When Annie and I got married in Pomorie, after the wedding we made our way to lay flowers at the statue of this most romantic of poets. Yavarov was a Bulgarian stereotype – a freedom fighter, sufferer of two doomed love affairs – one woman dying of consumption, the other shooting herself, victim of persecution at the hands of his compatriots, like so many other Bulgarian poets, he committed suicide.
His poems are intricate and so difficult to translate, but here are three simpler ones to give you a flavour.
I dreamt of you again tonight my darling
I dreamt of you –yearning still for me
Your head into my shoulder snuggling
A vivid flash made the darkness thrum
Your eyes – as far as my misted sight could see –
Burnt holes into the life to come
So long ago – those were days of glory –
Till you sensibly called time,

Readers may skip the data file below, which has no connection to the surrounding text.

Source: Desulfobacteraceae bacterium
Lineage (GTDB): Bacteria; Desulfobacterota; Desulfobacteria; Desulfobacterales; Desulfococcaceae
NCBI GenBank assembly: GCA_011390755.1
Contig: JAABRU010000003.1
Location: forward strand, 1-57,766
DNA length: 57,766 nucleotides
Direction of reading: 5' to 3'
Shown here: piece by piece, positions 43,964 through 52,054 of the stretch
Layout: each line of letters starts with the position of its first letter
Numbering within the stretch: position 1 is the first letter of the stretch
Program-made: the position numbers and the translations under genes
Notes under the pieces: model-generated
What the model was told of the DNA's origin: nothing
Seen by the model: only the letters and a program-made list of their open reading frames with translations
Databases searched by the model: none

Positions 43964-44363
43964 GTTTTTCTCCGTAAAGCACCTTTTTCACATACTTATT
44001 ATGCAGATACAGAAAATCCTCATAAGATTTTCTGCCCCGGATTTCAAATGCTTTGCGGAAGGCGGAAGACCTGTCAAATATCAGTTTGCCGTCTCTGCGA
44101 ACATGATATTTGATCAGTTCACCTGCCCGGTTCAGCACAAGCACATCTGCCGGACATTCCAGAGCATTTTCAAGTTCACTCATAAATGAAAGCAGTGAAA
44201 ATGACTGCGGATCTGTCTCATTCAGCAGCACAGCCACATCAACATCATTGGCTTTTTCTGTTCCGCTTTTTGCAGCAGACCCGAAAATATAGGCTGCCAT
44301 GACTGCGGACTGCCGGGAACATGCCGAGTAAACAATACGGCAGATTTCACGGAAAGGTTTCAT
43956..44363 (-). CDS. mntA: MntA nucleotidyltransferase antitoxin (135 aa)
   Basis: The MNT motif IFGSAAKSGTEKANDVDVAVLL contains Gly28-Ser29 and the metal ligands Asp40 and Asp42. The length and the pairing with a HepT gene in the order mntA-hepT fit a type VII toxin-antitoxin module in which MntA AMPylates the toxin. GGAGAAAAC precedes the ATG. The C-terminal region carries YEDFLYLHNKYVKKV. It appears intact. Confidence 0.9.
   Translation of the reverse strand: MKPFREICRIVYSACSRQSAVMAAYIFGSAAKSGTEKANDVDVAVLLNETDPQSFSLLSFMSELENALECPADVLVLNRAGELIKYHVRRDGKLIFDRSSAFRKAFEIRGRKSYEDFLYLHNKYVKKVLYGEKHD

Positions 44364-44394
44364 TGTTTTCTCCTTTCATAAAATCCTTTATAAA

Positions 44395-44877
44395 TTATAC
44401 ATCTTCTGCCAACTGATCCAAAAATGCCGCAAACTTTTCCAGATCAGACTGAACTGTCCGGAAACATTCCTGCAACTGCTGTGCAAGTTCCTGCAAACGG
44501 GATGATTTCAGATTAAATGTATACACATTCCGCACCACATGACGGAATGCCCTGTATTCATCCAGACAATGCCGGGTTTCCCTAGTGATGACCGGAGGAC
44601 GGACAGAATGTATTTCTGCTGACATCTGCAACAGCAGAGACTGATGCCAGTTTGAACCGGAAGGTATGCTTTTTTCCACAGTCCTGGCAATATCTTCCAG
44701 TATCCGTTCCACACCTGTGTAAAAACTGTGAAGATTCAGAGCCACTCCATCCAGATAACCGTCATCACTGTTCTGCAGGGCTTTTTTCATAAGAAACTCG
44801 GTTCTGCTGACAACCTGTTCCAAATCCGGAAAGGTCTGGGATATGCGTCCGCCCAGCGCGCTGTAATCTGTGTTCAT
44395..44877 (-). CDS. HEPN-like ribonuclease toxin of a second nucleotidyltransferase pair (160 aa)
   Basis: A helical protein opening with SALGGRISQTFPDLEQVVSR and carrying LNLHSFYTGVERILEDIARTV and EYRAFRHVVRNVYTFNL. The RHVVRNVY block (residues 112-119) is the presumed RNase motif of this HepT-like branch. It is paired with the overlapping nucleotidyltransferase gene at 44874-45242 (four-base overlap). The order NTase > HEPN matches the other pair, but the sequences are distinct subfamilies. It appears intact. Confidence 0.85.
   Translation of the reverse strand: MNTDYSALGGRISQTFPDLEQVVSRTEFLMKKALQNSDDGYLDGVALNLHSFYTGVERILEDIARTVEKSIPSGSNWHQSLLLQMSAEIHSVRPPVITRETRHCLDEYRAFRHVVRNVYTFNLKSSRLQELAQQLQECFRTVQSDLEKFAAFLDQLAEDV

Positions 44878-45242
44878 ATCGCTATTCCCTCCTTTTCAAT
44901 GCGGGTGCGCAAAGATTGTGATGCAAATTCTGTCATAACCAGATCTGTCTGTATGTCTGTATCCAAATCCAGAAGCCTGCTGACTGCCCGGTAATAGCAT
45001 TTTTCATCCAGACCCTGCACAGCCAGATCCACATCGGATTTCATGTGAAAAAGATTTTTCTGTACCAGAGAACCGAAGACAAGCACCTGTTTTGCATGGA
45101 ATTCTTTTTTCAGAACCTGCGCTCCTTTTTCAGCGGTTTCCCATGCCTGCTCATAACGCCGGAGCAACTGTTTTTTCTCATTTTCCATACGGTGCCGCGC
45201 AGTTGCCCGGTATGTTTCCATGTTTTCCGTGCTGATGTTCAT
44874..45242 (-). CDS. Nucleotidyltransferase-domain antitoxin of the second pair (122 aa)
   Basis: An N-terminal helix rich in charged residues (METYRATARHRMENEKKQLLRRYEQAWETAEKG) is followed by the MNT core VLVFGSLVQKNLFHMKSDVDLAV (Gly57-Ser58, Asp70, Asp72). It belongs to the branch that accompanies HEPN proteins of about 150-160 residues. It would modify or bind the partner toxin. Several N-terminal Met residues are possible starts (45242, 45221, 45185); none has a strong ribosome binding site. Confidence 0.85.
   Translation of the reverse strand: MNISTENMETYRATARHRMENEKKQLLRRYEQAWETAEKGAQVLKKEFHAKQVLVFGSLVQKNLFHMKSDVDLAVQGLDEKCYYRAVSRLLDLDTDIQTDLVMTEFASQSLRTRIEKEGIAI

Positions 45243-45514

You were gorged and weary.
I wake up in impenetrable shade
And I cry – my tears run till the dawn –
For the end of you – the wretched part I played.
By Peio Yavarov translated by Christopher Buxton 2011-01-14
My hand didn’t shake, I gave it no thought,
I found and tore off the leech – that thirstily
Sucked, double-mouthed at my heart
There she is on the floor: stuck, where I hurled her
Soaked in blood….Amour – I knew her, my heart
Torn between love and hate.
There she is on the floor, the leech – thirstily
Glued and trembling: No longer is she
Wrapped round my heart, sucking double-mouthed
And I suffer silent…And is it for her so bitterly,
Is it for her it cries – in bloody floods
Of tears – my doubly wounded heart?
Yavarov translated by Christopher Buxton 2011
‘Neath the tender magic of an enchanted evening
And the two of us burning – don’t come too close.
In my arms I’ve taken you, whenever I want you,
Whole body I’ll cleave to you, so we will melt
Into blessed oblivion; Painful separation
Torn from myself, I’d come to know you.
Ah dreamed of evening draws a veil ‘cross our eyes
And the two of us melt – but keep further away…
I will have lost sight of you, once I no longer
Believe that because of you, we both shall burn
One by the other in torpor – and then I’ll feel
Myself so close, so very close to you.
Translated by Christopher Buxton 1979